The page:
The following examples show dynamic features using the language Common Lisp and its Common Lisp Object System (CLOS).

Spice Lisp

By the early 1980s several groups were already at work on diverse successors to MacLisp: Lisp Machine Lisp (aka ZetaLisp), Spice Lisp, NIL and S-1 Lisp.
Spice Lisp evolved into an implementation of Common Lisp, and was renamed CMU Common Lisp (CMUCL).

Multiple inheritance

diamond problemmulti-inheritanceDiamond inheritance problem
CLOS is a dynamic object system with multiple dispatch and multiple inheritance, and differs radically from the OOP facilities found in static languages such as C++ or Java.
Languages that support multiple inheritance include: C++, Common Lisp (via Common Lisp Object System (CLOS)), EuLisp (via The EuLisp Object System TELOS), Curl, Dylan, Eiffel, Logtalk, Object REXX, Scala (via use of mixin classes), OCaml, Perl, POP-11, Python, R, Raku, and Tcl (built-in from 8.6 or via Incremental Tcl (Incr Tcl) in earlier versions).

Multiple dispatch

multimethodsmultimethoddynamic multimethod dispatch
Common Lisp includes CLOS, an object system that supports multimethods and method combinations. CLOS is a dynamic object system with multiple dispatch and multiple inheritance, and differs radically from the OOP facilities found in static languages such as C++ or Java.
In a language with multiple dispatch, such as Common Lisp, it might look more like this (Common Lisp example shown):

Symbol (programming)

symbolsymbolsatom
The symbol type is common to Lisp languages, but largely unknown outside them.
A symbol in Lisp is unique in a namespace (or package in Common Lisp).

Sigil (computer programming)

sigilsigilssuffixes
It is an important convention in Common Lisp programming that special (i.e. dynamically scoped) variables have names which begin and end with an asterisk sigil in what is called the “earmuff convention”.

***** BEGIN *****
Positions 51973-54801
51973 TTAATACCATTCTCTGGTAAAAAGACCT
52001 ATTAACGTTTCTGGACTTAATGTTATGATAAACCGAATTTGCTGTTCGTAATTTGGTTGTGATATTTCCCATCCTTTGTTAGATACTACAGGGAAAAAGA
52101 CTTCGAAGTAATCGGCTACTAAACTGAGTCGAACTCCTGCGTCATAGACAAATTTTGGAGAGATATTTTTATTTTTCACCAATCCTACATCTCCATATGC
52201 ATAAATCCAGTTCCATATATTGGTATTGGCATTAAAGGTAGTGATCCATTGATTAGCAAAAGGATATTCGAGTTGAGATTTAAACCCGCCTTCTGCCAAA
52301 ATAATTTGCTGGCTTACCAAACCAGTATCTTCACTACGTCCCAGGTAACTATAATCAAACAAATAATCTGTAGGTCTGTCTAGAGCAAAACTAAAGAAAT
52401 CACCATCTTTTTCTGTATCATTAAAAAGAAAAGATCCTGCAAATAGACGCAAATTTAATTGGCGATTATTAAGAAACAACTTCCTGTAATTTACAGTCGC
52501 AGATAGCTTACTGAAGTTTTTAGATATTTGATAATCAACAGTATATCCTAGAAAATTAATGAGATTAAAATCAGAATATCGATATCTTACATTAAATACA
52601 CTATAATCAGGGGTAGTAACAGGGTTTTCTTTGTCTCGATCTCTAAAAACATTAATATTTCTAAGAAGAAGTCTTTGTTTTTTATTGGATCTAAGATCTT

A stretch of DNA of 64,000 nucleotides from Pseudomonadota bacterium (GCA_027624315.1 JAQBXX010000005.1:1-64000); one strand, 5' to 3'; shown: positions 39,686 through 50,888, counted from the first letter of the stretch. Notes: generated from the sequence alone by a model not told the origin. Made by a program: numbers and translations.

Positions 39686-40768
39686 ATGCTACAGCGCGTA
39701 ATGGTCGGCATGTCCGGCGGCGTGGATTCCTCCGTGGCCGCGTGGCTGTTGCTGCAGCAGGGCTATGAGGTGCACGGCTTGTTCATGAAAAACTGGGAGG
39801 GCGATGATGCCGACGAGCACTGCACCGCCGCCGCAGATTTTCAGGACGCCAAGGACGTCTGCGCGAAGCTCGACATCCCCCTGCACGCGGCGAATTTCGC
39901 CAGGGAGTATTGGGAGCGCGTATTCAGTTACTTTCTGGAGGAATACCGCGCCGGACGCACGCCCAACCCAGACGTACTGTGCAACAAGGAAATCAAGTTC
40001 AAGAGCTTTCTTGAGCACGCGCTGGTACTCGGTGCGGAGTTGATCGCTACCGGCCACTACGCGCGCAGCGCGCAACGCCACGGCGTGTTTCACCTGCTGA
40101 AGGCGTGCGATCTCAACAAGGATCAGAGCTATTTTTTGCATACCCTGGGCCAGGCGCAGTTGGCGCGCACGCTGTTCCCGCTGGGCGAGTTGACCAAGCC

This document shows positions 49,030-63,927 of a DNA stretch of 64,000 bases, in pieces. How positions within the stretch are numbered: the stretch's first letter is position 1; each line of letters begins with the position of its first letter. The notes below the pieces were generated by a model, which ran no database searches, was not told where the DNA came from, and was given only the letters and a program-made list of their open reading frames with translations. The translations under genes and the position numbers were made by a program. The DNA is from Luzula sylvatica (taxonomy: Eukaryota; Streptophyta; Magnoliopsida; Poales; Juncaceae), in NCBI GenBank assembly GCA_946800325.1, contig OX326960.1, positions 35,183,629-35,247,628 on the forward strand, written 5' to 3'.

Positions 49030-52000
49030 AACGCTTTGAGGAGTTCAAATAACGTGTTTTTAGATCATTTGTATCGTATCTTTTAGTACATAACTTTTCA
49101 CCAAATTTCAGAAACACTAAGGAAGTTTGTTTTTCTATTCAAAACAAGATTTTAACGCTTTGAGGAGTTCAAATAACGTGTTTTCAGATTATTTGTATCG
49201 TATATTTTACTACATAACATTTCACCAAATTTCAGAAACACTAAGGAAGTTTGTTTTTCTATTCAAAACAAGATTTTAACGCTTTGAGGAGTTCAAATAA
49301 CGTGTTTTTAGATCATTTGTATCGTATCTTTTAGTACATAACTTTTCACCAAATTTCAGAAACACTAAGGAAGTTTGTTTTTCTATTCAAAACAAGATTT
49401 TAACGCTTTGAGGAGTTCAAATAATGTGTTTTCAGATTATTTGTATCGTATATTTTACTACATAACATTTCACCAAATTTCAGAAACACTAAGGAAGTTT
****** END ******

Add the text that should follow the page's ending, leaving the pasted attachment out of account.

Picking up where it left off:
In Common Lisp, special variables (with dynamic scope) are typically surrounded with in what is dubbed the “earmuff convention”.

CLISP

Some Unix-based implementations (CLISP, SBCL) can be used as a scripting language; that is, invoked by the system transparently in the way that a Perl or Unix shell interpreter is.
In computing, CLISP is an implementation of the programming language Common Lisp originally developed by Bruno Haible and Michael Stoll for the Atari ST.

Relational operator

comparisonComparecomparison operator
For example, the function takes a relational operator as an argument and key function as an optional keyword argument.
Other conventions are less common: Common Lisp and Macsyma/Maxima use Basic-like operators except for inequality, which is in Common Lisp and in Macsyma/Maxima.

Exception handling

exceptionexceptionserror handling
The condition system is responsible for exception handling in Common Lisp.
This was then adopted by Common Lisp.

American National Standards Institute

ANSIAmerican Standards AssociationAmerican National Standard
Common Lisp (CL) is a dialect of the Lisp programming language, published in ANSI standard document ANSI INCITS 226-1994 (R2004) (formerly X3.226-1994 (R1999)).

Clozure CL

ClozureClozure Common LispOpenMCL
Clozure CL (CCL) is a Common Lisp implementation.

LispWorks

LispWorks is computer software, a proprietary implementation and integrated development environment (IDE) for the programming language Common Lisp.

Allegro Common Lisp

Franz Allegro Common Lisp
Allegro Common Lisp is a programming language with an integrated development environment (IDE), developed by Franz Inc. It is a dialect of the language Lisp, a commercial software implementation of the language Common Lisp.

S-expression

S-expressionsfully parenthesized prefix notationparentheses
It uses S-expressions to denote both code and data structure.
Example in Common Lisp:

CMU Common Lisp

CMUCLCarnegie Mellon University Common LispCarnegie Mellon University
CMUCL is a free Common Lisp implementation, originally developed at Carnegie Mellon University.